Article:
I have been devastated by dear Martin’s seemingly sudden death, when i was beginning to believe that he would actually survive me. His love of life, extraordinary physical stamina and life-force that enabled him to even survive the accident that would have killed most of us (any of us?). His great sense of humor, sometimes quite dry, that helped him survive in a world that does not necessarily treat those of us w/disabilities w/kindness. I had recently sent him a belated birthday card, (he was born on March 28-an early Aries) w/a picture of a handsome hunk on the front, but kept calling him when I had not heard back from my emails and phone calls, and his ex-wife, Nancy, answered w/the sad news. Let us also support her in what must also be a very difficult time for her, they were best friends. He was certainly one of my very best friends ever. I will continue to play music for you, Martin, Love, forever
Joe Balestreri writes:
In honor of Martin Jones who died last week while enjoying the sun at Johnson’s Beach in Monte Rio on the Russian River. Martin surprised us all when he got on stage for a “no-talent” show many years back and performed this dry but very funny British monologue – “Albert and the Lion”. Martin was able to speak in the exact dialect of this piece because it was his own childhood brogue. I wish I had footage of Martin doing this, he came out in a matching tweed coat and knickers with a tweet cap and an old walking stick. His performance got a standing ovation. I’ve included the words in print below for those who struggle to understand the video. Albert and the Lion was written by the Scottish wordsmith Marriott Edgar and performed to great acclaim in the 1930s by the comedian, singer and actor Stanley Holloway. https://www.youtube.com/watch?v=Putw3by4-e8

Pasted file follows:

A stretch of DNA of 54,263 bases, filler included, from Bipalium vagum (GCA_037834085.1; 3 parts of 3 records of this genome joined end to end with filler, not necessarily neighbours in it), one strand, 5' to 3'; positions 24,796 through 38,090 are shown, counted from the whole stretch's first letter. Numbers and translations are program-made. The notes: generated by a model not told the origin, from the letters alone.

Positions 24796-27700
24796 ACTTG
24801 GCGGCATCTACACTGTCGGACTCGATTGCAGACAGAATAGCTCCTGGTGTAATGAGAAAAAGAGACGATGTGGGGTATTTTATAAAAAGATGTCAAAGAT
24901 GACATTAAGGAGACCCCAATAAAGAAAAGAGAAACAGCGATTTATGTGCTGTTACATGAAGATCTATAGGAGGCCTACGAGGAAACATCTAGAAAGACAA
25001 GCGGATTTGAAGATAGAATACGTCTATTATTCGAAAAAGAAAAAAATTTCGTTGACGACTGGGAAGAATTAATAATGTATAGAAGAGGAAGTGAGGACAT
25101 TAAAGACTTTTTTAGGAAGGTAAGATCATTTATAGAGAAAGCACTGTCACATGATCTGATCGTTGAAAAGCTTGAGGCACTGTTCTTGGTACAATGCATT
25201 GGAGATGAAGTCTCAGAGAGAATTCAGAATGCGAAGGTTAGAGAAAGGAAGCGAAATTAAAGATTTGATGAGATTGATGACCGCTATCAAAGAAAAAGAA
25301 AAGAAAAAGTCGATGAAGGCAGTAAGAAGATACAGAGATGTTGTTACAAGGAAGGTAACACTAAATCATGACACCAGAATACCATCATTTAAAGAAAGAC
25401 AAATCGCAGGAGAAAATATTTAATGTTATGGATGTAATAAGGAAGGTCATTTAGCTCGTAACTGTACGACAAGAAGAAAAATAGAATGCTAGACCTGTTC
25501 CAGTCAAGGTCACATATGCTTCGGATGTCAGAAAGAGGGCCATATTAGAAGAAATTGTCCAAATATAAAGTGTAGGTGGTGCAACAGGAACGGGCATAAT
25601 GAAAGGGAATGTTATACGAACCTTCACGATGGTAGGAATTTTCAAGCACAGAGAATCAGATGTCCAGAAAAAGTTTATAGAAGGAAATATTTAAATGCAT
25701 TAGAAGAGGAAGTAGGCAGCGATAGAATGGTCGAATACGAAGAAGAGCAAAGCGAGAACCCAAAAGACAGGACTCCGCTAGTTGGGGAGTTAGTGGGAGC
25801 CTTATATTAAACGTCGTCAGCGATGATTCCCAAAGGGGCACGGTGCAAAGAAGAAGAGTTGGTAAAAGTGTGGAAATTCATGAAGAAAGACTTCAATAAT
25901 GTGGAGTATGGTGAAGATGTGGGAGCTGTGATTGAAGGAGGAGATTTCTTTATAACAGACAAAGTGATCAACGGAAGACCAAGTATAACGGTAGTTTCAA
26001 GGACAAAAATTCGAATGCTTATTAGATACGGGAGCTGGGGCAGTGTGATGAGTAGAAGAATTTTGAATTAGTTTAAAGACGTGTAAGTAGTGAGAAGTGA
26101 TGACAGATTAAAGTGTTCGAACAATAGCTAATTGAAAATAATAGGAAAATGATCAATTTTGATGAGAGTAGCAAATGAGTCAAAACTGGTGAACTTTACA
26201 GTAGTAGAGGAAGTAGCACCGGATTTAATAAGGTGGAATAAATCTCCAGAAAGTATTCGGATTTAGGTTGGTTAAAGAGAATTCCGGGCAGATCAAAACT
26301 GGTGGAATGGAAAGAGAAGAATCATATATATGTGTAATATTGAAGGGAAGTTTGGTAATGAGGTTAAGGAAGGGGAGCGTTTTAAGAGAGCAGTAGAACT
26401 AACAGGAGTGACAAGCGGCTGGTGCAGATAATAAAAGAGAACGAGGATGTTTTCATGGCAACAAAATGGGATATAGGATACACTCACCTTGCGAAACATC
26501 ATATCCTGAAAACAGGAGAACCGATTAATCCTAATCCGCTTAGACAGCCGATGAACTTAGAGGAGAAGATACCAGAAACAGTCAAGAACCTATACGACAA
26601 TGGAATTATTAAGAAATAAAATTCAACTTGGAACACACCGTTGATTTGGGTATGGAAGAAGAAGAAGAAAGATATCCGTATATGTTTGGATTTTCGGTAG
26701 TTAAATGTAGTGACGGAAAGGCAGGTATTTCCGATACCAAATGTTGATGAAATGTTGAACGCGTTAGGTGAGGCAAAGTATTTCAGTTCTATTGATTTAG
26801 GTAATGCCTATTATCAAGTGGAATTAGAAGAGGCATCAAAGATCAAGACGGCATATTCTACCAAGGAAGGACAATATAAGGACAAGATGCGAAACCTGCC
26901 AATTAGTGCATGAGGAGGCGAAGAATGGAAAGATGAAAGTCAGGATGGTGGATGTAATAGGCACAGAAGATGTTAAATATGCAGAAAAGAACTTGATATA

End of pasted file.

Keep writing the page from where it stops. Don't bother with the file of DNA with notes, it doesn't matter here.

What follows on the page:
There’s a famous seaside place called Blackpool
That’s noted for fresh air and fun
And Mr. and Mrs. Ramsbottom
Went there with young Albert, their son
A fine little lad were young Albert
All dressed in his best, quite a swell
He’d a stick with an ‘orse’s ‘ead ‘andle;
The finest that Woolworth’s could sell
They didn’t think much to the ocean
The waves they were piddlin’ and small
There were no wrecks and nobody drownded
‘Fact, nothin’ to laugh at at all!
So, seeking for further amusement
They paid, and went into the zoo